For nearly 15 centuries, humanity has been fascinated by Egyptian hieroglyphics without understanding their meaning. The Egyptian priests of the fourth century AD were the last men to use this language. They, by keeping the language so closed, caused the meaning of these messages to be lost. Europeans at the time and later thought that hieroglyphics were mystical instruments of some demonic rite.
Hieroglyphics may have started in prehistoric times as writing through images. Although the Egyptians never formed an alphabet as we know it, they did establish symbols for all the consonant sounds in their language. The system proved remarkably efficient. By combining phonograms, schematized versions of words were formed. Not all hieroglyphics abandoned their function as word images to become phonetic symbols. At least 100 hieroglyphs were used to represent the word they portrayed, and they were also used as determinants of the meaning of words.
For 3000 years they constituted the monumental language of Egypt. The last known inscription is from the year 394 AD, when Egypt was a Roman province. By then so many hieroglyphics had been purposely obscured by priestly scribes making the signs incomprehensible to most Egyptians. In 1822, a French linguist proved that drawings could form words unrelated to the picture. Only then did the men of the West begin to understand that they had before them a whole language that represented the key to what had hitherto been a mysterious people.
At the very beginning of Egyptian history, more than 6,000 years ago, the Egyptians used simple figures called hieroglyphics for their writing. This means that each and every idea had to have its own representative figure. Gradually, these figures became simpler, and sometimes only part of a word was used.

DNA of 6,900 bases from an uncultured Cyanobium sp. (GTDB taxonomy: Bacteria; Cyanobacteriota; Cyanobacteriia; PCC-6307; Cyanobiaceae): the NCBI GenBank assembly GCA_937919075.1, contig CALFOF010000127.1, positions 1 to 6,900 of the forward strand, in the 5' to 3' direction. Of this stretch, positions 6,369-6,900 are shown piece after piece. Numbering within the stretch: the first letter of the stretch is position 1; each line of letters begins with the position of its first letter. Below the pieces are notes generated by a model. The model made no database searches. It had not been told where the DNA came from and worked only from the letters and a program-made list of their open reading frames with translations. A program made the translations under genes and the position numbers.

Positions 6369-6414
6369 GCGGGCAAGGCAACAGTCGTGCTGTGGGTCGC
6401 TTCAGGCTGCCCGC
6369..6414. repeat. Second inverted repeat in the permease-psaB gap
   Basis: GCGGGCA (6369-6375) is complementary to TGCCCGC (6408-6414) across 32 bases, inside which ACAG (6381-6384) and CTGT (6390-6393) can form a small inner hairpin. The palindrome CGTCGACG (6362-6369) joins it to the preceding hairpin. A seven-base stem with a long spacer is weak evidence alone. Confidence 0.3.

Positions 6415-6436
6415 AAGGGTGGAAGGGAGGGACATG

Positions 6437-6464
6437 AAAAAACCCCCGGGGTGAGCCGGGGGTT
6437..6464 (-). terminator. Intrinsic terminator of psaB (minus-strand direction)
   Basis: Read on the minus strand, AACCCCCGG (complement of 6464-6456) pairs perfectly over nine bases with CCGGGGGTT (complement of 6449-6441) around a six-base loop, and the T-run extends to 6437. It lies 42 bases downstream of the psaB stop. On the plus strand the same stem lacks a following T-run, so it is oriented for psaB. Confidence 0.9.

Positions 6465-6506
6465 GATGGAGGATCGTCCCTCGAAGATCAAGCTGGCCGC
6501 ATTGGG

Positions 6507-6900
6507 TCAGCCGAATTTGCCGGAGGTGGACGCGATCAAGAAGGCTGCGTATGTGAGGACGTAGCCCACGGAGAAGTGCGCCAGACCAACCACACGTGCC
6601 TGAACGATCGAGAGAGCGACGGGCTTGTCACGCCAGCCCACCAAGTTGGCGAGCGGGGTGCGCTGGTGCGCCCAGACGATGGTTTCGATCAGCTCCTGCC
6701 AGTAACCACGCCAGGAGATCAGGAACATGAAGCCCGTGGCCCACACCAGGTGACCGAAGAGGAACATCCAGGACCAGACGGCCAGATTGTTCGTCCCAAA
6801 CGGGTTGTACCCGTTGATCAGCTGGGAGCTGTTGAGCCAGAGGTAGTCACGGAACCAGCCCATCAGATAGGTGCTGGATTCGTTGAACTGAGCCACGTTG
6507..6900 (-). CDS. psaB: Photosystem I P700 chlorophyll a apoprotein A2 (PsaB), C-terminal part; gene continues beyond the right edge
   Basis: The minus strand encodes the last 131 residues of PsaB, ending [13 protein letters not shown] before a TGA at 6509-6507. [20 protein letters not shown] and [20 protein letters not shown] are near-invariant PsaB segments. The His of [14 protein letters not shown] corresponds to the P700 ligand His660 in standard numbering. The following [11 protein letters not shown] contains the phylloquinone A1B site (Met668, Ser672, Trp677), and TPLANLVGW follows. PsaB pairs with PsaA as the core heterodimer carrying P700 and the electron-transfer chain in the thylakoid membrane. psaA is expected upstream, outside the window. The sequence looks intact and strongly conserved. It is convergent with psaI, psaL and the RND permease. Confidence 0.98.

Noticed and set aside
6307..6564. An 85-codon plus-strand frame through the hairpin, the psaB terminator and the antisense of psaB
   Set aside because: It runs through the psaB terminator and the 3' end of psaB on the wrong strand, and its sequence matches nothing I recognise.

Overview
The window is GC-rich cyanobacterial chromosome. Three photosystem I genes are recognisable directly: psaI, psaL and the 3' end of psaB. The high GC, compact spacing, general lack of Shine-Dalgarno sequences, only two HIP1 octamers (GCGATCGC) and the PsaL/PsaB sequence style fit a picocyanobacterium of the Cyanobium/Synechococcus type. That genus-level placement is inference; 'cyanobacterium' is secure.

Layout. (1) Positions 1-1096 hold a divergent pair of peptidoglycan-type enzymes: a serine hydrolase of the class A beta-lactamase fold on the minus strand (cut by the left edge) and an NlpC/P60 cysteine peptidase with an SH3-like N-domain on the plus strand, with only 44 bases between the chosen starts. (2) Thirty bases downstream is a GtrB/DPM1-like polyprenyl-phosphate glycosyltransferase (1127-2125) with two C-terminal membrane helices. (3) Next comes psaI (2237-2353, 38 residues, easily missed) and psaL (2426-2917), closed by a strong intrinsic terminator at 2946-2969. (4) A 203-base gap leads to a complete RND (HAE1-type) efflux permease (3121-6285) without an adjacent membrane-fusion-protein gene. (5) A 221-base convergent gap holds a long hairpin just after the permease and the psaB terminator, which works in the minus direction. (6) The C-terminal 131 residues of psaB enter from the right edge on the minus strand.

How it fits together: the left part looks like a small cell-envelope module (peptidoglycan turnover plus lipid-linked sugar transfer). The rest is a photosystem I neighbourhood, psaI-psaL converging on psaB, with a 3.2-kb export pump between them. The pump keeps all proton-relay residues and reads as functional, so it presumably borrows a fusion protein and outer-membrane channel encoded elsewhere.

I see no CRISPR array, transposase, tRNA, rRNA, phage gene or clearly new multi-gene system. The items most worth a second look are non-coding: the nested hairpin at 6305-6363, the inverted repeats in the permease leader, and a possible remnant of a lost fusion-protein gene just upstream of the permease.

Later, some figures were used as letters, for the first time in history. These letters, however, were still mixed with figures of syllables and words. It is possible that the Phoenicians, who were the first to use only letters to write, were inspired by the Egyptians. The Egyptian alphabet is actually the ancestor of ours. Even the word "alphabet" comes from there. The first two letters of their alphabet are:"aleph" and "beth", names of "ox" and "house", respectively.
The Greeks copied their letters from the Phoenicians and tried to copy their names, but "aleph" became ALPHA and "beth" became BETA. If you put the two words together, it will give (adapted to Portuguese) "ALFABETO". After some time, the Greeks made their lyrics take the opposite form. From them the Romans copied most of their alphabet. After they dominated the region called "Iberia", the use of the Latin alphabet became common. When the Visigoths invaded it, in turn, they introduced new letters, with which excerpts from the Bible were written.
From the 15th century onwards, the "ITALIC CHARACTERS", the so-called "ROUND ALPHABET", began to be used definitively in the 17th century onwards. And, finally, with regard to Language, it is known that "Latin" was and is the 'Mother Language' of all current languages, even those with different spellings from Portuguese, as it was based on it that scholars they created other alphabets of their own, such as the Cyrillic Alphabet, currently used in Russia; created by two Russian scholars, the brothers Saint Cyril and Saint Methodius (two missionaries working for the conversion of Ancient Russia to Christianity, and researchers of several other languages, such as Greek).